What's the most profound bit of hiking advice you've ever been given?
Mine came in a backpacking shop,20 years ago, when I asked the salesman whether I should buy a headlamp to supplement my flashlight and candle lantern. He looked at me for a moment, then said: "When it gets dark, go to bed!" ("Idiot!!" was implied.)
That sparked a whole new approach for me, of really asking myself what constituted a "need."
Loc: Ozark Mountains in SW Missouri
Originally Posted By Ron Grinder
It's really about the fun, not the miles.
That advice was actually given to me about canoeing the Buffalo River in AR, but I started having a lot more fun backpacking when I applied it to that too.
I've never read any books about backpacking yet. I think that's because I didn't really want outside influence. I never wanted to ponder someone else's reasons for heading into a wilderness, I had my own and that was all I needed.
I've learned a lot about what I did not need right here, from all of you, and that has actually been quite profound in how I've evolved with my backpacking trips. I supposed I could have learned some of that sooner from books, but I had a lot of fun getting here so I don't have any regrets.
I might read some Colin Fletcher one of these days though. I'm not likely to go any way other than my own now, but it's fun to read about where others have been and what advice they have as a result.
"I've never read any books about backpacking yet. I think that's because I didn't really want outside influence. I never wanted to ponder someone else's reasons for heading into a wilderness, I had my own and that was all I needed."
You'll like Fletcher - you've already captured the essence of his philosophy: books can help, but in the end it's all about what you want, not what "They" think you should want.
Loc: Portland, OR
I can probably scrounge up a fair number of pieces of good or helpful advice, but when I examine them none of them seem especially profound. On the other hand, my most profound experience while hiking was spending three straight weeks solo hiking on the PCT and hearing nothing but natural sounds the entire time (I arranged my resupply so that I never left the trail).
Loc: Gateway to Columbia Gorge
"silence is golden"
Sounds good to me!
My favorite, which I've probably posted here before: Occasionally turn around and look at your back trail. It's especially important to do that at trail junctions and any place where the trail seems obscure. This will pay off when you are on your way back!
Besides, you otherwise will never know if something is following you!
Edited by OregonMouse (07/17/1105:09 PM)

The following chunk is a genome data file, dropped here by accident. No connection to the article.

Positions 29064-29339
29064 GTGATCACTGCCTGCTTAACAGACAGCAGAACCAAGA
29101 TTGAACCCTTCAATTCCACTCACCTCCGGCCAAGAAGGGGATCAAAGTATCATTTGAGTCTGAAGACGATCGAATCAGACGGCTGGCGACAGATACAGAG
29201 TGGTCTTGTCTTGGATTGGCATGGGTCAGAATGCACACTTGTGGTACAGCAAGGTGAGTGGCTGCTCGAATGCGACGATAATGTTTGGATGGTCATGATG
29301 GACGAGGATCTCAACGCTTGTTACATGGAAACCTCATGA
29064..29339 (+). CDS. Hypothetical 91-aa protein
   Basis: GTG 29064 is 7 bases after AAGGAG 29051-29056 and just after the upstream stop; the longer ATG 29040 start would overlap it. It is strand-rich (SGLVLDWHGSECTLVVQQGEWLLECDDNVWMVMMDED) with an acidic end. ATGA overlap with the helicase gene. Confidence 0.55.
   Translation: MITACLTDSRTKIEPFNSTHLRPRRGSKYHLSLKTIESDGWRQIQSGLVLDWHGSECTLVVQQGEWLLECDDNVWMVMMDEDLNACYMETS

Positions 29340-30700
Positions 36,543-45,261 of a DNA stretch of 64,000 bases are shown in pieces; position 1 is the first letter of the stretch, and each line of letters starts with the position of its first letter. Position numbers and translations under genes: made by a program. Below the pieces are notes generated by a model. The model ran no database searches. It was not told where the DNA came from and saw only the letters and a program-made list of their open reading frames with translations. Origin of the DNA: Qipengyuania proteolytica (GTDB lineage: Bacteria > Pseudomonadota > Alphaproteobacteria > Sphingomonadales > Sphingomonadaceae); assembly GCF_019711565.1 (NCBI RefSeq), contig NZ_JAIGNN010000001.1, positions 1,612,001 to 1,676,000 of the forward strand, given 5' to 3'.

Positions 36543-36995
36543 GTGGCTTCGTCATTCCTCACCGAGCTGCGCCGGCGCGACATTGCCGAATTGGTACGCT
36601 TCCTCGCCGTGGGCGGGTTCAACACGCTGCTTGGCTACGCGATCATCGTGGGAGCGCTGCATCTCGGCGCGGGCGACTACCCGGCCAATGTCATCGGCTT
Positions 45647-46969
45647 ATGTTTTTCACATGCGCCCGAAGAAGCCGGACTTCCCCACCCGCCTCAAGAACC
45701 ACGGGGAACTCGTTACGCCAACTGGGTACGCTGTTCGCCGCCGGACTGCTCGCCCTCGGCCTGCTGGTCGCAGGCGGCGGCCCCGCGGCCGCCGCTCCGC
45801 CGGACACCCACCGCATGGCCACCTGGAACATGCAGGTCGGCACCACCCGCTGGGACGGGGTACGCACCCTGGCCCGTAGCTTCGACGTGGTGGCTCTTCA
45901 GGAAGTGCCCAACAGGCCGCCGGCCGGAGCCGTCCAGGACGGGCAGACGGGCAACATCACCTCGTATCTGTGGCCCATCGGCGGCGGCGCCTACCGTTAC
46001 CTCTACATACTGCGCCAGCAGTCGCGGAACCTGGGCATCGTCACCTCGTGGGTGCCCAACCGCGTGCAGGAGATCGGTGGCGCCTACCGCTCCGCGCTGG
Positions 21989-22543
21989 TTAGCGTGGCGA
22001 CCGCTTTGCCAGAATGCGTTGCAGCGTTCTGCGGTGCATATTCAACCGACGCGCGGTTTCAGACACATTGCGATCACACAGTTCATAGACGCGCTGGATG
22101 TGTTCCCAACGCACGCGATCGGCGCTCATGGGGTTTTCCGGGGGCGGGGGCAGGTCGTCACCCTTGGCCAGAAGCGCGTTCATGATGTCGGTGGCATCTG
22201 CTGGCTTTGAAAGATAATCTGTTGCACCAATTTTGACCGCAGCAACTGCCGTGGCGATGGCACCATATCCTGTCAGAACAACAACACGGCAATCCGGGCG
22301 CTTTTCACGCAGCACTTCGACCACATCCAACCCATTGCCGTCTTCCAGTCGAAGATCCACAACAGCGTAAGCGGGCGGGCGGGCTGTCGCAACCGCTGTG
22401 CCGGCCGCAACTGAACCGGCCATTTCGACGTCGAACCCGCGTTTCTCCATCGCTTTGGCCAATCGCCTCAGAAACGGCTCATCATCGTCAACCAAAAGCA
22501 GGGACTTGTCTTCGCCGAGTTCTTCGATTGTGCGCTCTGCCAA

May your trails be crooked, winding, lonesome, dangerous, leading to the most amazing view--E. Abbey
Glenn If I was to make a profound statement or two - lets see: You could be severly injured by a flying object getting down food stuck in a tree. Stand erect and in balance like you were walking down a sidewalk when on steep rock, and keep your weight on the balls of your feet. Only try the difficult things after much practice. and get training befor doing things that could kill you. Never thrash Keep your dog on a leash
Frankly however, other than the potential for death or disaster and avoiding them, there's nothing really profound about hiking or camping other than the view and nature where you go. We're talking about walking in the woods with some gear - its not rocket science and we're not trying to save the Earth - well maybe some of us are, but thats another topic. Jim
These are my own opinions based on wisdom earned through many wrong decisions. Your mileage may vary.
Profound? no...but its always been helpful for me...
When you hike set a pace you can keep all day:
If you start out like a shot your likely to be wore out when you get to your destination. If you push too hard your also more likely to injure yourself. Take your time.
Every once and a while stop and look around:
Its important to help keep your bearings. Also you can miss some really beautiful and amazing things if your staring at your feet all day. It also helps keep me alert which is important if your backpacking solo.
Climb the Mountains and get their good tidings... -John Muir
Do not obsess over gear. Use what you have or can borrow. Just get out there and replace it when you can afford to replace it. Make sure that this is something you enjoy before you become too committed.
Standard saying from the old days at NOLS "If you are hungry, cold, hot, tired, or otherwise miserable, you are doing something wrong. Hungry? stop and eat a snack Cold? stop and put on a layer Hot, stop and take off a layer, tired? slow down the pace, Otherwise miserable? Why not stop and camp- a good nights sleep does wonders." These are not the exact words, but you get the gist.
Another one "rules are for fools" judgement trumps rules any day